This is not my best work, but I’m okay with that. I reached my goal of sewing a festive cardigan before my holiday parties, and practiced sewing with a sweater knit. Next time, I’ll invest in better quality fabric, and give myself more time, in order to avoid preventable mistakes.

Sunday, December 14, 2014

Giveaway Day Winner!

Well, the December 2014 Giveaway Day is over. Congratulations to Brooke, who won the Cotton + Steel fat quarters.

Thank you all for participating!

Friday, December 12, 2014

Scrap Migration Quilt

Did you know that the Seattle Modern Quilt Guild will have a new exhibit early next year? In celebration of the guild turning five years old, there will be a My MODERN exhibit at Island Quilter from January 2 to February 5, 2015. Previously, I have entered preexisting quilts in the guild exhibits, but this time, I was inspired to make a brand new quilt especially for this exhibit.

Scrap Migration came about because the construction of my Patriotic X and Plus Quilt resulted in a pile of leftover half-square triangles. I knew I wanted to use alternate grid work and end up with a quilt 36” square, and the design just evolved from there. Those lonely half-square triangle blocks became scrappy flying geese set against an improvisational pieced background.

The top and binding of Scrap Migration are made entirely of scraps from other quilts, and the back is made from scraps and stash fabric. Even the batting was leftover from another project. How’s that for using what’s on hand? In fact, I’m almost completely out of white scraps now. Guess I’ll just have to start a new quilt!

Linking up to Scraptastic Tuesday at She Can Quilt.

Monday, December 8, 2014

Giveaway Day: December 8, 2014

Happy Giveaway Day! If you are not already aware, twice a year Sew, Mama, Sew! hosts a giveaway day for handmade items and craft supplies. My offering this year is seven fat quarters of Cotton + Steel fabric. As a bonus, the winner will also receive a Seattle You Are Here ornament from Starbucks. I don’t know about you, but sewing and coffee go hand-in-hand for me!

Here are the details:

  • To enter in the giveaway, please leave a comment on this post describing your favorite handmade gift to make.
  • The giveaway will close at midnight PST on Friday, 12/12/14.
  • I will randomly choose a winner and email them by Sunday, 12/14/14. If you are a no-reply blogger (or don't have a blog), please leave an email address in your comment. If I don’t hear back from the winner within 24 hours, I will randomly choose another winner.
  • The package will be shipped by Tuesday, 12/16/14.
  • Please be prepared to provide a US shipping address, as I will not be shipping internationally.

Stop by
Sew, Mama, Sew! to check out all the other great giveaways. Good luck!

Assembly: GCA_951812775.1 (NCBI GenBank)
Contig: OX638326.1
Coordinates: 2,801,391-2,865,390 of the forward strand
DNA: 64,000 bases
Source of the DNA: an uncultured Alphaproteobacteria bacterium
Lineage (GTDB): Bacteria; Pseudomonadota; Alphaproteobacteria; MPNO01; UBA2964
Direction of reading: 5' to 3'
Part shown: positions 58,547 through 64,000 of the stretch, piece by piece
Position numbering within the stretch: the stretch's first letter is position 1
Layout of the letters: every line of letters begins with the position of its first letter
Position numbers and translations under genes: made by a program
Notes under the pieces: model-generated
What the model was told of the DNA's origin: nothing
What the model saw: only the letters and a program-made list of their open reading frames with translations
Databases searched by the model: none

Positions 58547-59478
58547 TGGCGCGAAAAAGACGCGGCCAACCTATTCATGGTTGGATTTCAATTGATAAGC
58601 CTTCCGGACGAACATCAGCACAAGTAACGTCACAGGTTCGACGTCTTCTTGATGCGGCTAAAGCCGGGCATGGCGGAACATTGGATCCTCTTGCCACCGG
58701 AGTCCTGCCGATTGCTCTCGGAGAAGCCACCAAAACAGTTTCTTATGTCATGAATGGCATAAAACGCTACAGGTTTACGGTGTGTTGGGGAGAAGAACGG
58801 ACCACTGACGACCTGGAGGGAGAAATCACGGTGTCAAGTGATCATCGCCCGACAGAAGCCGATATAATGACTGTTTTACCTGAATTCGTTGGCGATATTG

Monday, December 1, 2014

Fresh Sewing Day: November 2014

Well, November wasn’t nearly as productive as I had hoped it would be. Still, I managed to finish Swoon Baby Quilt the First and En Route Julia Cardigan, as well as seven gift bags. All the gift bags were either made from In Color Order’s Lined Drawstring Bag pattern, or were a simplified version of it. In some cases, I favored speed over gussets and accent fabrics. There will be plenty of opportunity to sew more gift bags in December! I’m looking forward to trying my mom Debbie’s new Trim-Tied Gift Bag Tutorial, as well as some of the other bags on the list she curated for Sew Mama Sew, Handmade Holidays Bonus: Last-Minute Gift Wrap + Tags. Happy sewing!

Linking up with Fresh Sewing Day at Lily’s Quilts.

Friday, November 28, 2014

En Route Julia Cardigan

After I finished my first Julia Cardigan, I immediately wanted to make another one. This time, I used a print instead of a solid: En Route Knit in Gravel by Frances Newcombe for Art Gallery Fabrics. All in all, I’m quite pleased with it. It did roll some, but the print is forgiving, so I practiced finding the grain in knit fabric without stressing out about it. The fabric is soft and cozy, perfect for this cocoon-style cardigan.

For this version, I played around with the sleeves. Specifically, I shortened them by a couple inches, graded down a size at the wrist, and actually used the cuffs this time. Yay for not having to use a double needle at all! I like the end result better than my previous version, but I might continue to tweak them in the next version. There will definitely be a next version!

Since I thought sewing the Julia Cardigan took too long last time, I experimented with ways to speed up the process (without investing in a serger). I hate slowing down to change feet, so instead of following the instructions step by step, I sewed all the seams that I could with the walking foot one after the other, then switched to the mock overlock foot to finish them, then switched back to the walking foot, etc. This was the first time I had used my walking foot when sewing with knits, and I liked it. I also finished the seams together and pressed to one side, instead of pressing open like the instructions called for. I started cutting out on Sunday and finished on Thursday, so I feel like I improved my time.

The only trouble I had with this cardigan was when I sewed together the doubled over collar. It was twisted and I had to unpick all of it. That’s what I get for sewing late at night! Unpicking knits is incredibly tedious and takes much longer than unpicking quilting cotton. It was worth it though, because I really like this cardigan and will most likely get lots of wear out of it.